Looking forward: Candidate Xiong opposed the idea of Measure C during recent City Council debates. In the two other Council races, the clear District 1 winner, Ronnie De Anda, has been a Measure C supporter, as is the apparent District 4 winner, Shane Smith.

If current leads hold, that would leave at least two apparent Measure C-deniers on the Council (Xiong and Jesse Ornales), along with Bertha Perez, who in the past has flip-flopped on the issue. In this scenario, solid Measure C supporters would include Smith, De Anda, Mayor Matt Serratto, and Council member Sarah Boyle.

It’s possible the status quo regarding Measure C will remain unchanged after all the campaign rhetoric.


Smith is optimistic

Candidate Shane Smith is leading two other challengers, Casey Steed and Javier Fuentes, in the race for the District 4 seat on the Merced City Council.

“I think we ran a really strong campaign and it’s bourne out in the final vote tally. Like all candidates in Merced County, we were kinda holding our breath to see this last big voterupdate was going to be. Our margin over the second place finisher held. We think we have done basically everything we needed to do to win.”

On Wednesday, Smith was ahead of Steed, in second place, by 637 votes, leading Smith to believe there was simply not enough votes left to be counted that would threaten his insurmountable lead.

The Times asked Smith about the future of Measure C with the apparent new council members.

“I don’t know where the rest of the council will stand on the extension of Measure C,” he said. “Bertha has come out in support of public safety. She just says she wants to get Measure C right. … Fue, I think, you have to ask him in the context of him being on the Council. I wouldn’t put it past the Council to put Measure C on an upcoming ballot — perhaps in some modified form. I don’t think the conversation is over at all. And if the Council is not going to do it, I just spent 3 to 4 months talking with residents, and I think a Citizens Ballot Initiative would be very well received. And the new Council needs to be aware of that.”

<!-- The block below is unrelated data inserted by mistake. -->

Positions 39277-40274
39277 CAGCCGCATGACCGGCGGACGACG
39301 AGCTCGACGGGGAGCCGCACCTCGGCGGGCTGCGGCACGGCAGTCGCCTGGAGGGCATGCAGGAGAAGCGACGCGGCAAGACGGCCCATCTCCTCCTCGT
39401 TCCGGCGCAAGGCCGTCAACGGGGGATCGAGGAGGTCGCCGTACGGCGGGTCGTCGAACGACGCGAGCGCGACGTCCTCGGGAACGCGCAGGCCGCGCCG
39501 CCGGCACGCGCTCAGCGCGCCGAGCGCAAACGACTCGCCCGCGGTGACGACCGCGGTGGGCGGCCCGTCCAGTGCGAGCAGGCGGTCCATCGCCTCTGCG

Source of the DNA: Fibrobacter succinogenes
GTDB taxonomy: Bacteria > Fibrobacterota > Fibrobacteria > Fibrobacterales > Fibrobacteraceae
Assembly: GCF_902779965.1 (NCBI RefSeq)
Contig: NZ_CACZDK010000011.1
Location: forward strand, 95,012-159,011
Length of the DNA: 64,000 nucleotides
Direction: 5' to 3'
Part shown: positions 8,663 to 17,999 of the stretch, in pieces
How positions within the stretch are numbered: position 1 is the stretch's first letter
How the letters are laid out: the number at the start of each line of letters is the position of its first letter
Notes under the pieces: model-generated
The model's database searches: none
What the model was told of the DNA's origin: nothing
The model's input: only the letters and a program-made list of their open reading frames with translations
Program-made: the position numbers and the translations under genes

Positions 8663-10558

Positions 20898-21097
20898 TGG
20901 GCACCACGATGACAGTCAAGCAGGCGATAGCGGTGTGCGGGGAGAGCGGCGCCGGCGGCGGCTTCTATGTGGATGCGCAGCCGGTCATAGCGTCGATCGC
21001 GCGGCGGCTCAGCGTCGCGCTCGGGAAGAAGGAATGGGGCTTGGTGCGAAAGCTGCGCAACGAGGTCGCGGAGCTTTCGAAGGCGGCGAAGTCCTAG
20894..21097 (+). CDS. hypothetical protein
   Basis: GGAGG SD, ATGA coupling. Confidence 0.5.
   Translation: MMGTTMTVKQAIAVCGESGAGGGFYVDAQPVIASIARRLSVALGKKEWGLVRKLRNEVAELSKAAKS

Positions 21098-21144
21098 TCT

Smith said he hopes to achieve some unity on the council with previously hotly debated issues, including increasing the city’s housing supply, adding affordable housing units, and promoting apprenticeships and more jobs for younger workers in the region.


Ambriz vs. Murphy

In Atwater, the City Council race between incumbent Danny Ambriz and James Murphy has been extremely close, but earlier this week, Ambriz pulled ahead by 47 votes. He currently holds 51.7 percent of the vote total.

This one between a sitting City Council member and a local plumber who has held various positions on city committees is still pretty darn close. Stay tuned to see who wins.


Voter Turnout

According to the latest county numbers, the overall voter turnout numbers are now listed at 44 percent, or 54,850 ballots cast from a total of 124,665 registered voters in the county.


The Diversity Front

If current leads hold, the Merced residents who show up at City Hall for City Council meetings will be looking up at the dais and facing three white leaders, three Latino leaders, and one Asian leader.

In contrast, the parents and educators who show up to elementary school board meetings of the Merced City School District will be addressing, in part, two black leaders and one native of India — perhaps a historical first for the district. They will join board chair Birdi Olivarez-Kidwell and Jessee Espinosa who are in the middle of their terms.

The Times projects incumbent Allen Brooks, a local Realtor, will hold onto his Area 3 seat, and Beatrice McCutchen, an MCSD employee, will win the open Area 5 seat. Priya Lakireddy, a parent who was critical of board procedures during Covid, ran unopposed for the Area 1 seat.


Still too close

One race that has tightened up is the one involving the Area 2 seat on the Merced County Board of Education. Tim Razzari holds a narrow lead of 107 votes, or 40.5 percent of the vote, over Mayleth Quintero Madrid.